Unprecedented year saw continued benefits to Victorians
16 December 2020
Safeguarding the community and protecting the rights of Victorian households and small businesses have been among the main priorities for Victoria’s independent economic regulator during the past year of unprecedented challenges.
As outlined in its Annual Report 2019-20, tabled today in parliament by Assistant Treasurer Danny Pearson, the Essential Services Commission held the providers of essential services to account and responded directly to the needs of the Victorian community.
Chairperson Kate Symons said the commission had worked quickly to gain an understanding of the economic challenges of the pandemic and to implement measures to relieve customer hardship.
“We have met the unprecedented challenges of this time head on,” she said. “In these tough times it is even more vital that the commission monitors the behaviour of retailers.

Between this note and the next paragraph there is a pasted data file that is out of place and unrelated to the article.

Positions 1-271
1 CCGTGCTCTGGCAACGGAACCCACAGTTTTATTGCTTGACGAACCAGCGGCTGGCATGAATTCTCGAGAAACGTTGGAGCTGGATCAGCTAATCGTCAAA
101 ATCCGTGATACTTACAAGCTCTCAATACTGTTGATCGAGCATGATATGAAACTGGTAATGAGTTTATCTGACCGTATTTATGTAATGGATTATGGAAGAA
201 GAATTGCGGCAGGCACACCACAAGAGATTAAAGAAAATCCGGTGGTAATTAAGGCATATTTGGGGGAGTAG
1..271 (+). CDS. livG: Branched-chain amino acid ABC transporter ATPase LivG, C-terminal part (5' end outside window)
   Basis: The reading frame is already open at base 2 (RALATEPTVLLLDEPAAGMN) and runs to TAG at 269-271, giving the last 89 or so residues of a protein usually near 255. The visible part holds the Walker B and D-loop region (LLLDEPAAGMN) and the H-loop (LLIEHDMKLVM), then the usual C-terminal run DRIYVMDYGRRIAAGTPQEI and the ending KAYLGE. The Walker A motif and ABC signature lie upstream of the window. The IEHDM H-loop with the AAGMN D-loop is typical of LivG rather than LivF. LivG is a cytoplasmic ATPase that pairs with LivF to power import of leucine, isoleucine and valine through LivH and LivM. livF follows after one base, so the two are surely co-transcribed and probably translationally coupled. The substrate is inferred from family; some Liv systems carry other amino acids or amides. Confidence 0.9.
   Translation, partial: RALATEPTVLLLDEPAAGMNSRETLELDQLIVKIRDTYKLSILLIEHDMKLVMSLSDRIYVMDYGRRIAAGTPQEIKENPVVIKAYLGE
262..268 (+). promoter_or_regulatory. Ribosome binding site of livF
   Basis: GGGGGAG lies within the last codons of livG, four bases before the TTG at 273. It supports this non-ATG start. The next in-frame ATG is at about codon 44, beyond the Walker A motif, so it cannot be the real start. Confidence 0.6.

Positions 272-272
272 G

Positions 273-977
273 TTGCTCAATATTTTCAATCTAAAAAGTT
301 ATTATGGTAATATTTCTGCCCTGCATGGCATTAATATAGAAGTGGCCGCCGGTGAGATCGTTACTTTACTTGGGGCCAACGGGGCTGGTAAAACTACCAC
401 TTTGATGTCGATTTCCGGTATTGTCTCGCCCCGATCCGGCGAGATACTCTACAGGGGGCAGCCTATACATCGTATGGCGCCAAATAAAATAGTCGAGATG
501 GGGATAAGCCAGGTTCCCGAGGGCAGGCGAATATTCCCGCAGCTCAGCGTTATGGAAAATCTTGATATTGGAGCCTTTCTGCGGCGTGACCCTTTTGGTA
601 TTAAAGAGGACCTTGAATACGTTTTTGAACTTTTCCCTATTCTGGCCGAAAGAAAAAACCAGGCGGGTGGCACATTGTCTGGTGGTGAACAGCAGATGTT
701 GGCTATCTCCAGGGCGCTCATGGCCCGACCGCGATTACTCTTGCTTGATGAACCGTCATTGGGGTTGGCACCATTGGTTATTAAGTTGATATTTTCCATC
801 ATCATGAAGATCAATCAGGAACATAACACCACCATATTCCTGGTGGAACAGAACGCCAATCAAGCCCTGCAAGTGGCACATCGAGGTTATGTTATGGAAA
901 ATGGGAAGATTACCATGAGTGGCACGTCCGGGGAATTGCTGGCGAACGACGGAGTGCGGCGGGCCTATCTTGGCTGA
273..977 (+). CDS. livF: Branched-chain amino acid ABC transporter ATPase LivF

“In 2019–20, we put a cap on how much Victorians could be charged if they were late for their energy bill and our new pricing framework means customers benefit from improved services and investment in areas they value most.
Ms Symons says the commission introduced new rules to increase customer protection for Victorian households and small businesses.
“We have issued more than $2 million in penalty notices to energy companies for failing to meet their obligations to their customers,” she said.
Ms Symons says the long-term supply electricity had also been a priority during 2019-2020 and encouragingly 12 new energy licences were issued Victoria’s growing demand for energy weas met.
Other highlights of 2019–20 included:
• helping save 6.9 million tonnes of greenhouse gases through the Victorian Energy Upgrades program
• setting the Victorian default offer for 2020 resulting in around 170,000 Victorian households and small businesses continuing to save hundreds on their electricity bills than before the offer was introduced
• increasing stakeholder engagement (including virtually), with 28 events reaching more than 1,200 attendees
• reporting that all local councils met the state’s rate cap, or a variation approved by the commission
• beginning work on a vulnerability strategy.